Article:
SNO news is good news 4...RAF 100 Special

RAF 100 Aeromedical Evacuation Team in South Sudan

Although the majority of the R2 Hospital on Op Trenton 4 is made up of Royal Navy personnel, we have the pleasure of sharing this tour with both Army and RAF colleagues.  In this, the centenary year of the RAF (1 April 2018), it seems appropriate to give the blog over to our RAF team. The Paramedics, Environmental Health Officer, Burns and Plastics Nurse and our Aeromedical Medical Evacuation Team (AMET) are all members of the RAF.  The AMET had been in place for 3 months when Op Trenton 4 R2 hospital staff arrived and this proved to be an absolute benefit to the Royal Navy team taking over the hospital, especially with the need to move a critically ill patient in our first week in theatre.   

So the QARNNS blog is all yours,

Happy Birthday to our RAF colleagues, here's to another 100 years...The Senior Service salute you!

Lt Cdr Karen McCullough

IT’S TURNED OUT NICE AGAIN

It was a glorious sunrise walking to work, the Ibis and Marabou Storks are feeding in the creek and the Black Kites are wheeling above in a clear blue sky, and I pondered the dilemma, How do you celebrate your 100thbirthday? Cake obviously, a gathering of friends, maybe a little party but how do I organise a fly past here on OP TRENTON? 

The Aeromedical Evacuation Team (AMET), The Royal Air Force element to OP TRENTON Role 2 Hospital, has been in theatre for a year now and can reflect on job well done. We are a team of 8 roughly split into organisational and operational flights with the ability to double hat during R&R. The Aeromedical Evacuation Coordinating Officer (AECO) , Deputy Aeromedical Liaison Officer (DAELO) are based here in Bentiu and organise all UN and UK Aeromedical (AE) from here to the UN Role 3 hospital in Uganda and UK Role 4 at RCDM via Nairobi. The operational AMET is based on a Critical Care Air Support Team (CCAST) and has five personnel, a consultant anaesthetist, two critical care qualified Flight Nurses (FN), a Flight Medic (FM) and our Medical & Dental Service (MDSS) Technician who looks after our electro medical equipment. Last, but not least, the Aeromedical Liaison Officer (AELO) is based in Juba where they are able to coordinate all missions involving UK personnel in theatre with the UN AE team.

The current AMET have been in theatre for 6 months and have had the pleasure of working with the Army, 33 Fd Hosp and now the RN (the Senior Service as I’m reminded) and as always the good natured inter-service banter has been of the highest quality. It’s a pity we will miss the Royal Air Force's turn of handle but we have been missing comforts of home and family for too long. OP TRENTON is a challenging tour, we started off in the wet season with torrential rain, mud galore, high temperatures and humidity. When you have to rescue your consultant from knee deep mud as he is slowly sinking you know life is going to be interesting. I can honestly say that I have never seen so many and such a varied array of insects during the wet season. When the ground is green from the amount of locusts and not from grass and hundreds of Indian toe biting beetles with pincers 5 cm wide are two vivid memories. One of our first medical procedures was the delicate extraction a 7 inch lizard off a sticky cockroach trap, 20 mins delicate work was rewarded with a nip of a finger before a very quick exit. However encouraging his mother, a 1m monitor lizard out of ITU a week later was a little more problematical as was the snake that made a home in the POMS bags in ED. Fortunately the hot season with temps of 35 - 45C and no rain for 4 months has seen off the insects but has bought its own challenges especially to the less hirsute and dust everywhere, and I mean everywhere.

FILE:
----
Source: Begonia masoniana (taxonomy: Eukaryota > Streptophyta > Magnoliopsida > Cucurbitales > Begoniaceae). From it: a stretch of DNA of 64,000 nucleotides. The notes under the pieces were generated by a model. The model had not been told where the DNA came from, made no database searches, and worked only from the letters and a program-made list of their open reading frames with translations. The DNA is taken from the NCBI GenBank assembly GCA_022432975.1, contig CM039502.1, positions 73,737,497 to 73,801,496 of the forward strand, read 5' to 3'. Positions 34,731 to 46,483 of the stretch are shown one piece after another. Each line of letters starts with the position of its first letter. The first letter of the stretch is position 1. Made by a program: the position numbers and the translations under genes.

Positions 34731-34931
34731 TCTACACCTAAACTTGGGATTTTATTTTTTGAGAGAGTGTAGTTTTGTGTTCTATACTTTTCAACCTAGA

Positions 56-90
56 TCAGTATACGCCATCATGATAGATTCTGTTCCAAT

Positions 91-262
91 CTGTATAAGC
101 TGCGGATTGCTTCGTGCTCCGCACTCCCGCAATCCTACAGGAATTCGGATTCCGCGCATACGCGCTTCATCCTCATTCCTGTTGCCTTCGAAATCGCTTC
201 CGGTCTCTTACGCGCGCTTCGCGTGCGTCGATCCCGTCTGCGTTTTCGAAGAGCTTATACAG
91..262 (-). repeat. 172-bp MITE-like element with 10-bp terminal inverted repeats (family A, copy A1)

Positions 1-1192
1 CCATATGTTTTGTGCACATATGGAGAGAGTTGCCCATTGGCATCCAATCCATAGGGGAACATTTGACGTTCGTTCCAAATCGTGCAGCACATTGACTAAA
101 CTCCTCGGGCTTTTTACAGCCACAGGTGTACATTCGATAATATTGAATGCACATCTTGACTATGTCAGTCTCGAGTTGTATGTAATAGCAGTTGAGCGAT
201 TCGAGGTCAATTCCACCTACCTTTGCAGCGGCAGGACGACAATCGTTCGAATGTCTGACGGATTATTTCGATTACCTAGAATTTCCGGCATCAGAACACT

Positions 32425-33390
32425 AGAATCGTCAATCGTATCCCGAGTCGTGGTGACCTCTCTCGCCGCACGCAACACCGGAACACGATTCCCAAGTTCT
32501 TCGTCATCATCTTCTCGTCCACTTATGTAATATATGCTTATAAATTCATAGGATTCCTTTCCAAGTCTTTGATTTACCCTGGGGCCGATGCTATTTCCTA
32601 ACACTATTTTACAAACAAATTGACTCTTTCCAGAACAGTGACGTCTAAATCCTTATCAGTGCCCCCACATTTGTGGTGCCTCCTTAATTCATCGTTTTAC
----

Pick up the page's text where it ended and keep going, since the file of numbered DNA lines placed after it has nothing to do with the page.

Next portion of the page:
In between the wildlife studies we have successfully organised or escorted on a number of AE missions. The tempo and patient presentation has been very different from previous tours with minimal trauma and acute medical ailments coupled with exacerbation of chronic illness the norm with our more seriously ill patients. Although CCAST’s main focus and experience is critical care transfers, all members of the team are AE qualified and although we have transferred ventilated patients and HDU patients, the mainstay of our transfers have required less intervention. The makeup of the AE escorts is driven by the patient’s condition and can include a mix of Consultant, FN and FM or any combination of the three. The same goes for our equipment and oxygen which is weight driven.  As we need no electric or oxygen from the aircraft we use, we have flown on aircraft new to us which has given us a different working environment each flight, and unfortunately in one case air sickness.

When able, the team has helped out across the R2H and task force, assisting with the local employed civilian education programme, trauma training at Bentiu State Hospital and our MDSS technician assisting the electrical installation to our new accommodation. 

So how do you organise a 100th birthday celebration and flypast for the Royal Air Force Centenary? The chefs are making a cake, we have our friends the Royal Engineers and the Royal Navy who could be described as proud parents coming for a little party. The fly past, well we are having one but it may be of the paper variety.